Greater Banded Hornet

One evening, while playing with my daughter outside our house, she noticed something big come buzzing around.

She started pulling me and said, ’ It’s a bee, let’s get inside ……. '

I tried correcting her saying ’ That is not a bee, it’s a Hornet, a Greater Banded Hornet, see how much bigger it is when compared to a bee… '

She cut me short and said, ’ I don’t care…., just tell me, does it sting….? '

I said, ’ Yes, may be… '

She said, ’ Then let’s get inside…….. '

That was just about the conversation we had…, so much for attempting to be a self styled Naturalist at home… :-)

I, however, was too curious to let it go. I had seen it a couple of times, hovering around the ceiling and walls’ edges, outside our house. It was definitely looking for something and it surely wasn’t us.

It was a hornet, known as the ‘Greater Banded Hornet’ ( Vespa Tropica ). Hornets are the medium to large sized wasps that constitute the Genus, ‘Vespa’. They are very efficient predators unlike bees, which feed mostly on nectar and are very efficient pollinators. Hornets also have a reputation for being very aggressive. However, they are generally considered beneficial, as they seem to hunt down a lot of pest insects and aid in keeping their numbers under control.

This individual that was visiting our house, the Greater Banded Hornet ( Vespa Tropica ) is more specialized and has a fascination for paper wasp eggs and larvae.

That was exactly, what it was searching for, a paper wasp nest.

It found one, high up on the ceiling outside our house and got down to its business. Started scouring each cell of the neatly built paper wasp nest, looking for eggs and larvae.


The ones in which it found, it just plucked them out and started feeding on them. The paper wasps were pretty helpless. It was a David and Goliath kind of a scenario. However, unlike the original story, things were quite different here.The paper wasps didn’t stand a chance against the much bigger and powerful predator.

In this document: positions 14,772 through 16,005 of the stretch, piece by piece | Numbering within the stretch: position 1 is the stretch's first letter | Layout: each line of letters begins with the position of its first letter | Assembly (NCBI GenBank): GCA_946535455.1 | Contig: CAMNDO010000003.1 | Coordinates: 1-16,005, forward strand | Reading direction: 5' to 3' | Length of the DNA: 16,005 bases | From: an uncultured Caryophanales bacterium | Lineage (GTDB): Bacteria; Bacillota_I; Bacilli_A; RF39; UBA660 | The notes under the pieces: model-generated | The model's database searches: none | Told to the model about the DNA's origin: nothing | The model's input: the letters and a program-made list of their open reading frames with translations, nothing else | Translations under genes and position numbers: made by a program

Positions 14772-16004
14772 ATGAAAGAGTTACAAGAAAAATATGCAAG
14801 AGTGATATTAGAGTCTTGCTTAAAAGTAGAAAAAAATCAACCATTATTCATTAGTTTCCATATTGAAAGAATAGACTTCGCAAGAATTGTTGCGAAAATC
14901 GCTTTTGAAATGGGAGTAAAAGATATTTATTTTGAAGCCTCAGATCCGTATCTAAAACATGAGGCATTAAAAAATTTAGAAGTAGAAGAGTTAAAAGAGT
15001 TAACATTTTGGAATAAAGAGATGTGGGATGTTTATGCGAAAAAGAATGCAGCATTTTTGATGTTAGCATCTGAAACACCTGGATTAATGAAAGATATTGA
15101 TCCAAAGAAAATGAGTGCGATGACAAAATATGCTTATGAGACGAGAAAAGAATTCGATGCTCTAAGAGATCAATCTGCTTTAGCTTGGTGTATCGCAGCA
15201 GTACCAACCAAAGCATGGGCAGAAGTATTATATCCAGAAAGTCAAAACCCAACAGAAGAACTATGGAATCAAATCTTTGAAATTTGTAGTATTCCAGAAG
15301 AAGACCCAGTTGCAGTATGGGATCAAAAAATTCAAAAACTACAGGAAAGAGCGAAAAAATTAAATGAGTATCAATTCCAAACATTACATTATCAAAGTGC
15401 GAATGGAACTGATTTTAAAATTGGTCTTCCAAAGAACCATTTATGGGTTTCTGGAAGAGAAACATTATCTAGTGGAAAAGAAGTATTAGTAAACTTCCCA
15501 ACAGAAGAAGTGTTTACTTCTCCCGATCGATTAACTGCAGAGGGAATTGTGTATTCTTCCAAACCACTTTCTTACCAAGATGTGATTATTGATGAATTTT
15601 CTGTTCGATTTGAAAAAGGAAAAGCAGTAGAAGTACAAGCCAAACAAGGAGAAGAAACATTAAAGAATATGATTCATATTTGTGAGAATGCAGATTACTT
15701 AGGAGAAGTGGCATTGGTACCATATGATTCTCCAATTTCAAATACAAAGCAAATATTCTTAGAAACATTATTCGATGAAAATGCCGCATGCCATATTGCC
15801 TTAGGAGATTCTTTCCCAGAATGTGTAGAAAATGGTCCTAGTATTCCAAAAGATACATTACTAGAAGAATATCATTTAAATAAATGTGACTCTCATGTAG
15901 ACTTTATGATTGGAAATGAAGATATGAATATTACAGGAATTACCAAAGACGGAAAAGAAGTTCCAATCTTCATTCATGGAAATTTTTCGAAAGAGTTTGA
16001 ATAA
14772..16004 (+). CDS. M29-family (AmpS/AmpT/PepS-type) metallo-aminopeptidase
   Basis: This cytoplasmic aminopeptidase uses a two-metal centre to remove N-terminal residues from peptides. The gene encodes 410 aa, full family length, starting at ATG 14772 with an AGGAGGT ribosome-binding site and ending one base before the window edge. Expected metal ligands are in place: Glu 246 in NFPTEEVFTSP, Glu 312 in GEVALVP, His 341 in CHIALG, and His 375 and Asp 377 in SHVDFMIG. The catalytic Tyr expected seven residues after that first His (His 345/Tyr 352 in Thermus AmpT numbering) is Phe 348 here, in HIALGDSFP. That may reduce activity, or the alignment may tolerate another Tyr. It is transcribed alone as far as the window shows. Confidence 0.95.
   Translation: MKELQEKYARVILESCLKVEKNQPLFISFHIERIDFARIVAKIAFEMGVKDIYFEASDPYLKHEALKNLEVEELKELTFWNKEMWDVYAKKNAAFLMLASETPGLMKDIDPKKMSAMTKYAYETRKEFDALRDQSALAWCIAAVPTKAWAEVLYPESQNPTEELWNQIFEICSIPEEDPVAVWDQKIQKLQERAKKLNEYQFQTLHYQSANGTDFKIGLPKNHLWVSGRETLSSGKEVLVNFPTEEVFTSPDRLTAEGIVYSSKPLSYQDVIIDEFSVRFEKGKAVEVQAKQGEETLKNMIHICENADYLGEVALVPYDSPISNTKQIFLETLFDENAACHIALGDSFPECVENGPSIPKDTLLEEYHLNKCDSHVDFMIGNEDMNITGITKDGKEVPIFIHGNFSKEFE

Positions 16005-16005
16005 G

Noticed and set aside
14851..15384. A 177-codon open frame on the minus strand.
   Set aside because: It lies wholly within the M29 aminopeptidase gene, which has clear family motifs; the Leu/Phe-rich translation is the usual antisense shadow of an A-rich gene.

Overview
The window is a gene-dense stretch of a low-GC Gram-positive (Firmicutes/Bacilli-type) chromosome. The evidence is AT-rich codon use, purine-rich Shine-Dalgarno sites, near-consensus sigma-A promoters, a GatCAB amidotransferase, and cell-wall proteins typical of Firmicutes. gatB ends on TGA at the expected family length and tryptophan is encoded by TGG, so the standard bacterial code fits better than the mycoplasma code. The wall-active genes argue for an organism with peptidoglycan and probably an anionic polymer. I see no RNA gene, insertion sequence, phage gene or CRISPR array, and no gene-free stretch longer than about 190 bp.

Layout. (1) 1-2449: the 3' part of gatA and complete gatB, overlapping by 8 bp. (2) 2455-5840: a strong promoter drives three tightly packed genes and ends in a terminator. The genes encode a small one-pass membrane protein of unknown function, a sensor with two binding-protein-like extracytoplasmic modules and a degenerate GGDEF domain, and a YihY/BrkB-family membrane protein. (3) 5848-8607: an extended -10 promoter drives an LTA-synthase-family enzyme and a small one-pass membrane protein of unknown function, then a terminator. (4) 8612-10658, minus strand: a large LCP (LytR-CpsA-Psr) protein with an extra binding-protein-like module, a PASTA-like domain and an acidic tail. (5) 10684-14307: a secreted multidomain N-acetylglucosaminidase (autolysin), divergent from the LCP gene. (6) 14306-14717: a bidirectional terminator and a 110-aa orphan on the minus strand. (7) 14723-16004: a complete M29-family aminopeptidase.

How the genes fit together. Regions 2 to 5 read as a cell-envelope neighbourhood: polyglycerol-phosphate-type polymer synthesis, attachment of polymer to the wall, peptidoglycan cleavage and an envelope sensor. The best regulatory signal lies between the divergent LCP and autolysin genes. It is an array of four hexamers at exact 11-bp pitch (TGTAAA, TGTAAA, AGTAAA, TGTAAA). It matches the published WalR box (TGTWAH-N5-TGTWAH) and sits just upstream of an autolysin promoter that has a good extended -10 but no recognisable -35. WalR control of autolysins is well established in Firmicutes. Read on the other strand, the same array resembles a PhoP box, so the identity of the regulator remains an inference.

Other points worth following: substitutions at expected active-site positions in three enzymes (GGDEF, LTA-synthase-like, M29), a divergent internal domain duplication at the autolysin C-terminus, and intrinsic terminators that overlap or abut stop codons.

They were giving it their all in trying to protect their brood, by constantly flying around trying to distract the hornet.


They also took turns in trying to sting the hornet but to no avail. The hornet was not to be disturbed or distracted in any way.


The hornet left only after it had taken its time and the paper wasps had to resort to being mere spectators.

Such is the way of Nature. Call it natural selection or survival of the fittest, this whole episode, though very sad from the perspective of the paper wasps, how it is placed in the overall scheme of things I wouldn’t know.


These excellent photographs helped me to identify the same creature at home this morning. I was outside and I noticed an unusually large flying insect, he was just flying in and around under an outside patio type roof. He made it difficult not to notice. Some minutes later I noticed the flying insect, which I have now identified as The Greater Banded Hornet, it was on the concrete pavement, walking backwards with a Huntsman spider in it’s jaws, the spider seemed lifeless, and the Hornet dragged the spider about twenty five metres along the pavement then pulled it up two courses of bricks and into the garden where he just left the spider, presumably for future food.
Reply to William
Thanks a lot William and that is one interesting observation. These hornets are indeed powerful hunters. The spider is probably food for its future young larvae. This is also one of the reasons why these insects store food.
Reply to Santhosh

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